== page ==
Alphabet Inc's Google self-driving car project recast itself as Waymo on Tuesday, an independent entity within the technology giant, as executives suggested the company is close to bringing its autonomous driving to the public.
Although no deals were announced, the move signals a desire to finally monetize the company's valuable research amid fierce competition from a score of rivals all vying to be the first to launch production-ready self-driving cars.
Google's high-profile program, now in its seventh year, has been at the forefront of self-driving technology, but is now challenged by companies from Uber Technologies Inc to Apple Inc and traditional car companies in the fast-growing industry.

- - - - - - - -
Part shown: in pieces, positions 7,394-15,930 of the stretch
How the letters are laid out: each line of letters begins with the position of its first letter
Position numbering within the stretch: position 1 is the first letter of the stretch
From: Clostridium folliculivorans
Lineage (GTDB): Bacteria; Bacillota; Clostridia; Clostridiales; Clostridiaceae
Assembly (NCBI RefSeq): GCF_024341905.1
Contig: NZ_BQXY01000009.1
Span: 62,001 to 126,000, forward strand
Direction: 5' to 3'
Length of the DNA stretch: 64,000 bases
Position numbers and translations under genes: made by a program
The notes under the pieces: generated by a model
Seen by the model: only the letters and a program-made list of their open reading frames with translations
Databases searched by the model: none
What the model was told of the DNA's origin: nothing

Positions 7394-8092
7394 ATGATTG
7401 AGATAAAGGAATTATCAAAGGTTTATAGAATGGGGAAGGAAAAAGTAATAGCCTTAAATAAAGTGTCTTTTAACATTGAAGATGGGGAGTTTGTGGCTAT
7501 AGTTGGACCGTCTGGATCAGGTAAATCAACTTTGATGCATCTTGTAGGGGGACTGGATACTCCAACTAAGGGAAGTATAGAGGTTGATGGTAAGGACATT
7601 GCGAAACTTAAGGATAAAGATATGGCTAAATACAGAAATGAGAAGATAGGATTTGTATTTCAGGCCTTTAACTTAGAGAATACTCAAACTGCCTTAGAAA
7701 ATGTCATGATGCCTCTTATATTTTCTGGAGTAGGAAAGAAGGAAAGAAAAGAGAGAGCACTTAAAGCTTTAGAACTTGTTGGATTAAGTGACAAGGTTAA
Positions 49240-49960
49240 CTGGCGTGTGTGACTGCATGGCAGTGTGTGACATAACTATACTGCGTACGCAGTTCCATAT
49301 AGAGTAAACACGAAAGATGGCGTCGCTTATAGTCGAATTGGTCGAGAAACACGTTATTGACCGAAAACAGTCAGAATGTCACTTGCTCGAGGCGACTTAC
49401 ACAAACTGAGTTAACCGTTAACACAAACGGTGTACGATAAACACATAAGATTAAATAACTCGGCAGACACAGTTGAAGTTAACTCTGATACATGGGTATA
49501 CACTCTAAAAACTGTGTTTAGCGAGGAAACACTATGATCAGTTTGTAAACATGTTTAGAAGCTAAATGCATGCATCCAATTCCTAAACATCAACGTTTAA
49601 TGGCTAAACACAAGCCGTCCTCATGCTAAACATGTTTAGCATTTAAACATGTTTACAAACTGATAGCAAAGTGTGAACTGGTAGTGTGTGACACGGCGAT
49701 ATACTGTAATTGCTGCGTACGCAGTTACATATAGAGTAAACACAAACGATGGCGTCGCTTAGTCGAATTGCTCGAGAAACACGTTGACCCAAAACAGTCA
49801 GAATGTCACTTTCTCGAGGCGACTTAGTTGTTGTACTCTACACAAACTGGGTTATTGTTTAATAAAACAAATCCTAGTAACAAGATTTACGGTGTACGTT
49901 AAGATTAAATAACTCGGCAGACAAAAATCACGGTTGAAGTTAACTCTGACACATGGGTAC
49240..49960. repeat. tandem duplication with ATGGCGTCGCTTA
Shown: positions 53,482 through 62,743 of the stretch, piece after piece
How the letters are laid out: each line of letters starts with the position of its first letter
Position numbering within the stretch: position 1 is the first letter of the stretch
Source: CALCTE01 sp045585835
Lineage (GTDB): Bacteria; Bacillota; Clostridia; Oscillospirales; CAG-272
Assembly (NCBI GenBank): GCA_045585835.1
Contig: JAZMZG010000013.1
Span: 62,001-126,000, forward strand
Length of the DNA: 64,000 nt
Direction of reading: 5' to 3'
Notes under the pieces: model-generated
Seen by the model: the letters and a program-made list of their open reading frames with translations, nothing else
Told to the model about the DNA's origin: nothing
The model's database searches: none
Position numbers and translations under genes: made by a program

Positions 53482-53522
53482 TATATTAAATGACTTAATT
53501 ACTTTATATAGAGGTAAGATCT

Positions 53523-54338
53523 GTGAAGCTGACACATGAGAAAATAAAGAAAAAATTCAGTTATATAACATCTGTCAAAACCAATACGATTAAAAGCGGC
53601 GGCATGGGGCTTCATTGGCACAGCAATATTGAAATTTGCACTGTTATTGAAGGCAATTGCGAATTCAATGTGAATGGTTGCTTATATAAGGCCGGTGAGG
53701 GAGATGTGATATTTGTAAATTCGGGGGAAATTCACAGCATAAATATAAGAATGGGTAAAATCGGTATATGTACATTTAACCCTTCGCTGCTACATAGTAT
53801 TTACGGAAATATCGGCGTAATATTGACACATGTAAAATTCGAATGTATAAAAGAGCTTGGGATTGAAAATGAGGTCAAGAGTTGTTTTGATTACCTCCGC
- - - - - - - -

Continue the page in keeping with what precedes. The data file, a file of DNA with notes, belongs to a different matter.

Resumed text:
"It's an indication of the maturity of our technology," John Krafcik, Waymo's chief executive, told reporters at a press conference in San Francisco. "We can imagine our self-driving tech being used in all sorts of areas."
The move shows "confidence that we are close to bringing this (technology) to a lot of people," Krafcik said. "We've sort of reached an inflection point."
That came in October 2015, when one of the company's self-driving cars gave the first fully autonomous ride in Austin, Texas, to a blind man with no one else in the car. Normally during testing, an engineer sits in the passenger seat to monitor the technology.
Until now, the program has been part of secretive research unit Google X. Waymo stands for "A new way forward in mobility," according to Krafcik.